What I think is preach-able from today’s gospel, is not the absolute prohibition of divorce. In the light of domestic violence, for example, there is need for divorce to protect the vulnerable partner in marriage. Here’s where I would come down on Jesus’ teaching – the reason for his interpretation. Marriage was supposed to be permanent, but some husbands too easily cast off their wives. As he always did, Jesus seeks to protect those excluded who didn’t have societal recourse.

Jesus responds to the Pharisees in good rabbinical fashion, by asking another question, “What did Moses command you?”  Moses permitted divorce with a certificate from the husband; which was a way to protect the wife from abandonment in their male-dominated society. With the certificate a woman was free to marry again and have the legal support she needed. Jesus refers to Genesis to show God’s original intention: the equality of man and woman. The man found the animals inferior that God presented to him. When God presents the woman to Adam he finally finds one like himself – “bone of my bone and flesh of my flesh.”

What about the charge of adultery for remarriage? In Jesus’ world if a man were unfaithful he wasn’t committing adultery against his wife, but only against other married men. If a woman committed adultery she would be stoned. So, Jesus’ teaching now includes men in the charge of adultery if they remarry. (It’s important to note here that Jewish women could not divorce their husbands, but Mark addressed his Gentile audience where women could divorce and own property.)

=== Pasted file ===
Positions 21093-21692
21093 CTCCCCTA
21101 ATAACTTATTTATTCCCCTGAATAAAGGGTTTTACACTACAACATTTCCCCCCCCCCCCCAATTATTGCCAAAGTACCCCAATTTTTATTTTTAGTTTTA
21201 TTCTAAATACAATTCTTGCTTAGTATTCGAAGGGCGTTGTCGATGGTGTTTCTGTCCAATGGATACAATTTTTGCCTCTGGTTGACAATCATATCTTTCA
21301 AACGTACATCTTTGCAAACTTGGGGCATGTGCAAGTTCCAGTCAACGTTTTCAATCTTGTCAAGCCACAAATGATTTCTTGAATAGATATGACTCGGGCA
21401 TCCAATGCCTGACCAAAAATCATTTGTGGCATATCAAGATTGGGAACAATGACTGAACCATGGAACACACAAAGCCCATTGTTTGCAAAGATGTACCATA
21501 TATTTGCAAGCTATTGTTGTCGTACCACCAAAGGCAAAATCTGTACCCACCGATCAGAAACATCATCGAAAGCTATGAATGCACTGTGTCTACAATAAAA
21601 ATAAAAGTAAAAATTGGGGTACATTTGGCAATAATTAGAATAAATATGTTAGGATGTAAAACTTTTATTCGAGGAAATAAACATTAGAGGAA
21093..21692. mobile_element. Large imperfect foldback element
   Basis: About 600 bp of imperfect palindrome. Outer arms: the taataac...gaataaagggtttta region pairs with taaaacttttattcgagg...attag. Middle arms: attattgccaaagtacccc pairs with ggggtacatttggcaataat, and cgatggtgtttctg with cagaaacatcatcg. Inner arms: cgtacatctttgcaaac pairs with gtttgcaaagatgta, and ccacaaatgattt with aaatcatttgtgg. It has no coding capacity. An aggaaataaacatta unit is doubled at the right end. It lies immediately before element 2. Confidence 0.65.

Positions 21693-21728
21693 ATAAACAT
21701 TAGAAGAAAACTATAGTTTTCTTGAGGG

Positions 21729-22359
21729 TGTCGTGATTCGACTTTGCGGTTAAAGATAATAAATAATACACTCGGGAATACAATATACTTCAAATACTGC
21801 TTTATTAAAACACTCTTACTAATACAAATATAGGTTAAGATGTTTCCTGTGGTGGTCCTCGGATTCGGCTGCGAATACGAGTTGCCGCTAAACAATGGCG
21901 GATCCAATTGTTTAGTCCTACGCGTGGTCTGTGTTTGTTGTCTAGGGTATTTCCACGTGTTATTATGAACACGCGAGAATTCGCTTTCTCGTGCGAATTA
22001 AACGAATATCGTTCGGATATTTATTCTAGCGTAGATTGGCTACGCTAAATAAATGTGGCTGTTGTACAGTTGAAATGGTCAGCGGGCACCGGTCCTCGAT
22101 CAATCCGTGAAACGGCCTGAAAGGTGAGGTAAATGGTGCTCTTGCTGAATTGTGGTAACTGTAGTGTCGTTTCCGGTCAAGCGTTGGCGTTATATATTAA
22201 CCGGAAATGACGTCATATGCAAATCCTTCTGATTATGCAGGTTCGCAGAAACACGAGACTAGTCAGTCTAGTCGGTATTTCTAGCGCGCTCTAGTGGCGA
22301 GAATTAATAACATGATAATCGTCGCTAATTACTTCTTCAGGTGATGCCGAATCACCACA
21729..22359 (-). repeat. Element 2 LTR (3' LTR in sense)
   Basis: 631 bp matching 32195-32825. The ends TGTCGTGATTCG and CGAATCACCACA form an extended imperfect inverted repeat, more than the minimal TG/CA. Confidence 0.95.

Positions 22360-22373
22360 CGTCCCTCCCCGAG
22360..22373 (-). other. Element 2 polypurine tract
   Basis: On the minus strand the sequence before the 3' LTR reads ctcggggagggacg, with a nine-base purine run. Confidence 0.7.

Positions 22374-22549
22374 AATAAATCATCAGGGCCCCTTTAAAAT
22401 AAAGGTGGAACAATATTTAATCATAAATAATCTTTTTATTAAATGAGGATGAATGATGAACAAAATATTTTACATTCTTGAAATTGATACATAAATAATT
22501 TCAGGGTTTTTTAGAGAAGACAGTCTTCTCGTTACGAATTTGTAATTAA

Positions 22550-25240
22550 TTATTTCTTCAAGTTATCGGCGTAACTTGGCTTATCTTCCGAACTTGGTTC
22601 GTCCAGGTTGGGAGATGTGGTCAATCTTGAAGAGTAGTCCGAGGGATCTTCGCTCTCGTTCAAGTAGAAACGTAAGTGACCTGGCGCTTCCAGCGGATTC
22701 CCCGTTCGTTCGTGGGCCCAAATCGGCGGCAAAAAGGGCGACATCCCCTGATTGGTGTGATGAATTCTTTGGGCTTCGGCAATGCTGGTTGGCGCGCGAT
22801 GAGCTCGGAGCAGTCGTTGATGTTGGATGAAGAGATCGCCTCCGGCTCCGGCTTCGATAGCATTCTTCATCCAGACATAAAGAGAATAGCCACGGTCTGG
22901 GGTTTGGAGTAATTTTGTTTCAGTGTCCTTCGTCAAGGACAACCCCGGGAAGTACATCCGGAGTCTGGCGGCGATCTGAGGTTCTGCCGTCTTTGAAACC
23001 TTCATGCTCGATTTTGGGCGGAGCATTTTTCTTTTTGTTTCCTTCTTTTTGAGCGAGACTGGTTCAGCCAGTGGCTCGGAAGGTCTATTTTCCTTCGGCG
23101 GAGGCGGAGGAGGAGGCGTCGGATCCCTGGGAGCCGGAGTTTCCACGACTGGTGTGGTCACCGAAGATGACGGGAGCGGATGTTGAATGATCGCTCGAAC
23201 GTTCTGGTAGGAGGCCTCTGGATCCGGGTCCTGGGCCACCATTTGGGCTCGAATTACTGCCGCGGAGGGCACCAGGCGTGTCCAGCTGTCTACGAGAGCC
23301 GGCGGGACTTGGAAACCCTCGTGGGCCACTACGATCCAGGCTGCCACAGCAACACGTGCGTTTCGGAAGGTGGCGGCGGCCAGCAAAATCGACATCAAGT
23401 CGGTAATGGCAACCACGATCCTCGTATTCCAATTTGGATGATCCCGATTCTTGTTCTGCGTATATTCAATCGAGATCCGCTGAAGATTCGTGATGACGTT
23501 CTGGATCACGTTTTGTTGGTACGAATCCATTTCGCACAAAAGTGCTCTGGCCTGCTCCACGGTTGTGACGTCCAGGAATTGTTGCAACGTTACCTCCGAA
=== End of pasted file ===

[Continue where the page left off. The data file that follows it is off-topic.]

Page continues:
Jesus preached with urgency the coming of God’s kingdom, which would enable a whole new way of living. Hence, among his other teachings, he forbade oaths and divorce (Matthew 5:34-37). But as the Christian community grew and spread they found they could not live up to all the ideals and they compromised over some of his teachings. So, for example, they struggled with how to support permanent marriages in light of human weaknesses.

Our country allows women to own property, receive wages and seek divorce. Still, women and children are the most vulnerable in our society. While divorce may be easier, society fails to enforce adequate child support, thus yielding an increase of those on the poverty roles – comprised primarily of young mothers and children. In summary, Jesus does not reject law. He wants life to have order and structures, and to provide and nurture those most in need.

In ending, and as an addendum,  today’s passage also includes his comments about children. In light of our ongoing crisis of clergy abuse of children, and our obligations to protect our vulnerable members, his words are empowering. One way of “embracing,” and “blessing” children, as Jesus does, is for church members, clergy and laity, to call for full disclosure, the removing of violators from working in the church and to do whatever we can to facilitate healing among those who have been betrayed and violated. Jesus’ rebuke of the behavior of his disciples and his instructions to them about proper behavior towards the least, challenge and empower all of us disciples not to take a “wait and see” attitude, but to do what we can do to move us out of the muck we now find ourselves in.